Friday, May 25, 2012

Frog Populations Have Been Rapidly Disappearing Worldwide

Frog populations have been rapidly disappearing worldwide, and nearly one-third of the world’s amphibian species are endangered and on the verge of extinction. Approximately 200 amphibian species have disappeared since 1979 – many from seemingly pristine wilderness areas, such as national parks. Amphibians are currently going extinct several thousand times faster than they should be naturally, which is why this is one of the world’s most serious and overlooked environmental crisis.

Amphibians are important for maintaining balance in the ecosystem, which allows humans to derive many direct benefits from frogs. For instance, adult frogs eat large quantities of insects, including disease vectors transmitting fatal illnesses to humans (e.g. mosquitoes/malaria). They also eat agricultural pests that would destroy crops if their populations were not kept under control. Frogs act as natural pesticides, reducing dependence on potentially harmful chemical pesticides. India and Bangladesh banned exportation of frogs for food in the late 1970s when they realized mosquito populations were increasing as frog populations declined.

Frogs, their tadpoles and eggs also serve as an important food source to a diverse array of predators, including dragonflies, fish, snakes, birds, beetles, centipedes and even monkeys. Thus, the disappearance of frog populations disturbs an intricate food web and results in negative impacts that can cascade through the ecosystem.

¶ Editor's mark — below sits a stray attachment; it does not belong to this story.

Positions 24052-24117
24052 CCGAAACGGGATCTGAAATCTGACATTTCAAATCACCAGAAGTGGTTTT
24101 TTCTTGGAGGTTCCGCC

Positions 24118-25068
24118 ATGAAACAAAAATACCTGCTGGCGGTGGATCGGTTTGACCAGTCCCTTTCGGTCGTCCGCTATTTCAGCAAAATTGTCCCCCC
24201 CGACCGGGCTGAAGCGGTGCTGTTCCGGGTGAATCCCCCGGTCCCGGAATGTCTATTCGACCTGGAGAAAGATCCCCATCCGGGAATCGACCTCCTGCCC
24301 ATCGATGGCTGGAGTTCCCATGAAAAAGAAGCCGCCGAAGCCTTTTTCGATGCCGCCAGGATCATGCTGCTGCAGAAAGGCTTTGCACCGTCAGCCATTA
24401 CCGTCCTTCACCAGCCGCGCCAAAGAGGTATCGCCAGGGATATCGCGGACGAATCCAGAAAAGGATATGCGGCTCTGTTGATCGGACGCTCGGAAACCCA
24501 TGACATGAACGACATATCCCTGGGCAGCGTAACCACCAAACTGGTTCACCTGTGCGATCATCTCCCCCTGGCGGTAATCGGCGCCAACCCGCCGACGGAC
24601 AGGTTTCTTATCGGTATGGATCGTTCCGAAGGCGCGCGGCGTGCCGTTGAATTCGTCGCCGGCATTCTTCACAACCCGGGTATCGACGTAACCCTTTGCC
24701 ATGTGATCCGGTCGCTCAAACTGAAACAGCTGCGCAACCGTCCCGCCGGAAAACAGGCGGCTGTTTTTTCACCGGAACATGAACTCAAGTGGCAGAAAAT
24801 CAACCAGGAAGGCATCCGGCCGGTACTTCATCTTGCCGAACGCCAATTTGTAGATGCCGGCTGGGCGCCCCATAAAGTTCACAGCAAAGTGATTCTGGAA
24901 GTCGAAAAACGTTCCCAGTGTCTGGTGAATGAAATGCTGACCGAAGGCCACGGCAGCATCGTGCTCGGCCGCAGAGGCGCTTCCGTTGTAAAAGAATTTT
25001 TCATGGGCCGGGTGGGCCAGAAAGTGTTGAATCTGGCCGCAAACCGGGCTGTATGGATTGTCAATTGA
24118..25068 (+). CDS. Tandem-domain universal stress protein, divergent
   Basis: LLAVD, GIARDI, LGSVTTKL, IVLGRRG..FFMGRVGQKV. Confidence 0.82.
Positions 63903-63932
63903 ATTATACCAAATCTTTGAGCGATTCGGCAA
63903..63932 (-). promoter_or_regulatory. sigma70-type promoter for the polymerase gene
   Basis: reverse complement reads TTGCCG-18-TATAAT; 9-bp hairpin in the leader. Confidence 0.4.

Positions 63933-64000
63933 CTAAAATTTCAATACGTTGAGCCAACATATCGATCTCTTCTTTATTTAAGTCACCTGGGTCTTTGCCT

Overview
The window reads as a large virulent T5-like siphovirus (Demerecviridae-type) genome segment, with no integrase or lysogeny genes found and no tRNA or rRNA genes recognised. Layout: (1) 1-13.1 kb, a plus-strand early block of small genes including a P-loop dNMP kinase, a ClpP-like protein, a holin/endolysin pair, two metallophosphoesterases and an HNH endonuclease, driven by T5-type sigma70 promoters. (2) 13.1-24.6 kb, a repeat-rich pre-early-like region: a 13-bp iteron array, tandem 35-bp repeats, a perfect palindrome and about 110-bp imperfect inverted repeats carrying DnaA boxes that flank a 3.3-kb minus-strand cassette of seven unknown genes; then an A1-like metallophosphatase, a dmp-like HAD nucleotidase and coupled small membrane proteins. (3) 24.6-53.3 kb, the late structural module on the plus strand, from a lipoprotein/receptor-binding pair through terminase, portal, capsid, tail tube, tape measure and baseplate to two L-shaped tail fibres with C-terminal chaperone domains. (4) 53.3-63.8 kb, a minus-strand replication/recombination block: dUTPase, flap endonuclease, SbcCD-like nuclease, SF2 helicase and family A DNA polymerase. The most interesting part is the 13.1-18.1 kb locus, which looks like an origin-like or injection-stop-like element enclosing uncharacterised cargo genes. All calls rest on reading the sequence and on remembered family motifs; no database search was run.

So it should come as no surprise that frogs have developed some interesting adaptations to cope with their lifelong need for water. For example, gastric brooding frogs, which are now extinct, swallowed their eggs. They stopped eating and digesting food while their young developed in their stomachs instead of in water. The baby frogs then exited through their parent's mouth. Strawberry poison dart frogs, which live in Central America and Puerto Rico, lay their eggs on land, and males keep them moist with urine. Once the eggs hatch, the mother carries each tadpole on her back to its own tiny pool of water that has collected between the stem and leaves of a plant. While the tadpoles grow, their mother feeds them her own eggs.

A popular distinction is often made between frogs and toads on the basis of their appearance, but this has no taxonomic basis. (Members of the anuran family Bufonidae are called true toads, but many species from other families are also called toads.) In addition to their ecological importance, frogs have many cultural roles, such as in literature, symbolism and religion, and they are also valued as food and as pets.

Muticore is an ambiguous term for software developers and one they don’t really use; software developers think in terms of threads/processes and concurrency, not how many cores or processors are available on the target. Concurrency is not a new topic either as Mark Smotherman captured in a history of multithreading, it has been a subject in computer science since its early beginnings in the 1950s.

What has changed is the rapidly increasing use of multicore technologies for embedded devices. One of the prominent software challenges that moving to multicore execution exposes is latent deadlocking bugs as true parallel execution comes into play, instead of a single core’s task scheduling/context switching techniques.

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